Thomas Henry King (1822-1892) lived in Bruges / Brügge from 1849 till 1858 — i.e. he moved at more or less the same time he published »The study-book of mediæval architecture and art«. This is probably the reason the ten plates are marked »T. H. King. Archt. Bruges« and »London Bell & Daldy 1858«.
In this four-volume work King goes through a number of cities in northern Germany / Holland / Belgium with copious illustrations. King dedicates 53 plates to Lübeck — 10 of which are for the dance of death. Unfortunately he doesn't tell us what his drawings are based on. He doesn't seem to have copied any of the other publications, and the simple fact that he divides the dance into 10 parts instead of 8, might indicate that he has made an original work.
On the other hand he includes the duke, which had been removed from the painting in 1799, and which King could hardly have found anywhere else than in Suhl's work.
Judging from the titles it appears that King has used Schmidt's books (see this table). To begin with we note that when King writes "Der Kaiserin", he can't have been very proficient in German and so must have copied the titles from somewhere. It turns out that every single dancer right from the "Flötenbläser" are spelled in exactly the same way by King as in Schmidt's books (for instance the empress in other books is spelled "Kayserin" (Suhl), "Keyserin" (Milde), "Kaiserinn" (Schlott 1701), "Käyserin" (Schlott 1702) and "Käyserinn" (von Melle 1713). One deviation which in itself is revealing is the tender infant: "Das Wiegenkinde". Here King must have copied Schmidt's "Der Tod zum Wiegenkinde" without considering that the final "e" indicates the dative case. It is revealing that the only other author in the whole world that makes the same error and writes "Das Wiegenkinde", is another Englishman, namely Tindall Wildridge in the preface to his copies of Holbein's dance of death.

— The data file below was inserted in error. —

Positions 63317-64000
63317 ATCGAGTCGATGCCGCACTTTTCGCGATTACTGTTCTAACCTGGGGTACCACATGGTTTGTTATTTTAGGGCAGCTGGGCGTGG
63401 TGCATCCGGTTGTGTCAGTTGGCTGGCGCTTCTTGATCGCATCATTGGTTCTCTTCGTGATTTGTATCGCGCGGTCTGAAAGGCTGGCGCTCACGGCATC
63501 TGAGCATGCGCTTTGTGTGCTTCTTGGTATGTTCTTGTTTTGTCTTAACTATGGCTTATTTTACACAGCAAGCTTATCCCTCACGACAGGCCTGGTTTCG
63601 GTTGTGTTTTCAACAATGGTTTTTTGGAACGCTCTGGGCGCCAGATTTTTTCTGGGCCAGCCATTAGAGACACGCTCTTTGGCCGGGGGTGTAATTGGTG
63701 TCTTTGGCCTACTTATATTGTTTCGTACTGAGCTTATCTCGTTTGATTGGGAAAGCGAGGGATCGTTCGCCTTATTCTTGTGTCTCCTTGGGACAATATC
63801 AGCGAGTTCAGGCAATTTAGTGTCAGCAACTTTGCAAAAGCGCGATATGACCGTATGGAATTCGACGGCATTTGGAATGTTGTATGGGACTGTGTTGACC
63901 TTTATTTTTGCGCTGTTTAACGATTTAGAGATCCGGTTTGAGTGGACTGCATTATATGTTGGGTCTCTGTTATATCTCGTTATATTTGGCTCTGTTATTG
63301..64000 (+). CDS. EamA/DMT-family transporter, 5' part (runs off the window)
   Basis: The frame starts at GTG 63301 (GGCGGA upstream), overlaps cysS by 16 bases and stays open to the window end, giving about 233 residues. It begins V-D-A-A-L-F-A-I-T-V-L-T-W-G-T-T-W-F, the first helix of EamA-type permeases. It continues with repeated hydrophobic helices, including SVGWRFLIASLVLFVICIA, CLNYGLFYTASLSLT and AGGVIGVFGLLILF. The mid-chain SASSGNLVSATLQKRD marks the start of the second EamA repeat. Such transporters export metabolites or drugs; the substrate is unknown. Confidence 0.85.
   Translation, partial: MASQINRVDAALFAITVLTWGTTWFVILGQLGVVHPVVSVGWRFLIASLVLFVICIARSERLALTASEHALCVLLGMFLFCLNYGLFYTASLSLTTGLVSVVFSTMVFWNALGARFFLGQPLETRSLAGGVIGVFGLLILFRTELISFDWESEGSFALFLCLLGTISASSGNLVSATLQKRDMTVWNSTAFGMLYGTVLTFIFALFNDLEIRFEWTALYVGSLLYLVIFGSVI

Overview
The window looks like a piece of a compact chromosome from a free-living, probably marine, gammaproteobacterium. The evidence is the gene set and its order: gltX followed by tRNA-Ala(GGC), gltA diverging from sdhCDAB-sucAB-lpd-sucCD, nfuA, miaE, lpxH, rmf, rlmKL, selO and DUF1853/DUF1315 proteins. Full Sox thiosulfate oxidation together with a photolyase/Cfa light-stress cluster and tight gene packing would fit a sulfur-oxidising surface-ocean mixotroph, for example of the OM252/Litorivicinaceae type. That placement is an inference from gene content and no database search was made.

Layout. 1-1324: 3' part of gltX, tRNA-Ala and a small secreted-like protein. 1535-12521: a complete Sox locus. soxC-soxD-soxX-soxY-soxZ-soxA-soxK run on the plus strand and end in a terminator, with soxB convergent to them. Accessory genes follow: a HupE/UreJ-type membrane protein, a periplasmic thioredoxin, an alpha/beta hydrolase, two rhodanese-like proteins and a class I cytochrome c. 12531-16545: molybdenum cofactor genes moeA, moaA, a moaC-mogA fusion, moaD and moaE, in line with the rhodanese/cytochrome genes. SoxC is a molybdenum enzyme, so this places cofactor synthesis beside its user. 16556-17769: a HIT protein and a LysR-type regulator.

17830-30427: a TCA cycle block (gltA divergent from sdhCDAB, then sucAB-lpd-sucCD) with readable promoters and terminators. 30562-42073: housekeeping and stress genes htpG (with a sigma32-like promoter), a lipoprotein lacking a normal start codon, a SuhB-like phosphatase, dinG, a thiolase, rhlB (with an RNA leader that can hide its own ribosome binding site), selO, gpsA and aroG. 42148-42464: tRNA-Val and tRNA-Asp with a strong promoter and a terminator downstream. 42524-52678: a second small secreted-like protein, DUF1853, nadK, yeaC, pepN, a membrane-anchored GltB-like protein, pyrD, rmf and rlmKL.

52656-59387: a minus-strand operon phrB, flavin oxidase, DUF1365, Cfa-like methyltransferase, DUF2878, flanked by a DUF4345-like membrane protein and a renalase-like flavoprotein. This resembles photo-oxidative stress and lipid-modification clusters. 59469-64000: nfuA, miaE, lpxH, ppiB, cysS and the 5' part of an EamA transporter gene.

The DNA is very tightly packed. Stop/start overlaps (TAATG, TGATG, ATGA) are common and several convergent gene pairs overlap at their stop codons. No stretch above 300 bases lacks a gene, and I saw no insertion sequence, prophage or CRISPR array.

Considering that King was an architect, he has paid a surprisingly small effort to the buildings in the background. On the last plate, we are supposed to see Lübeck from the west, but this detail has been omitted. The little group between the physician and the usurer has been omitted as well.
King doesn't write much about the dance in Lübeck, but instead gives a general introduction to the genre, which is repeated here:
The Dance of Death, painted on panels and affixed to the walls of a Chapel on the north side of the Church, is one of those singular representations, the origin of which has given so much rise to speculation among archæologists. The oldest of which we have any notice does not date further than the fourteenth century, and it is not unlikely that a suggestion, which attributes its introduction to the pestilence which ravaged successively the cities of Europe about 1350(1), may have some foundation.
The example once set seems to have been followed quickly, and in the fifteenth century we have notice of the existence of numerous Dances of Death, of greater or less importance. One at the cemetery of the Innocents of Paris was painted in 1424; at Dijon by Masonelle, in 1436. Merian engraved one at Frankfort in 1649, which existed in 1441 in the cemetery of the Dominicans at Basle. There were also Dances of Death at St. Paul's in London, at Minden, Amiens, Leipsic, Dresden, Meissen, Anneberg, Berlin,(2) Vienna, Nuremberg, and at the Augustinian Convent at Erfurth. One at Chaise-Dieu, in Auvergne, yet exists. The remains of one are at St. Maclou, Rouen. The finest, however, which exist to this day, are at Pisa, in the cloisters which surround the cemetery; and recently, if not still, in the roof of the old bridge at Berne, Switzerland.
Simon Vostre, the celebrated printer, introduced the subject in the margin of many of his books; one, as early as 1502, is well known.(3)
Holbein left one in portfolio, now in the possession of the Emperor of Russia;(4) but that at Basle, and the one in the Marienkirche, which we have delinated in Plates 33 to 42, were wrongly attributed to him, having been executed in 1463; whereas he was born only in 1495. These representations, however edifying at the time of their execution, hardly possess any interest for us beyond that which attaches to the costumes, which are faithfully figured, of the periods. The clock behind the high altar dates from 1405.
Footnotes: (1) (2) (3) (4)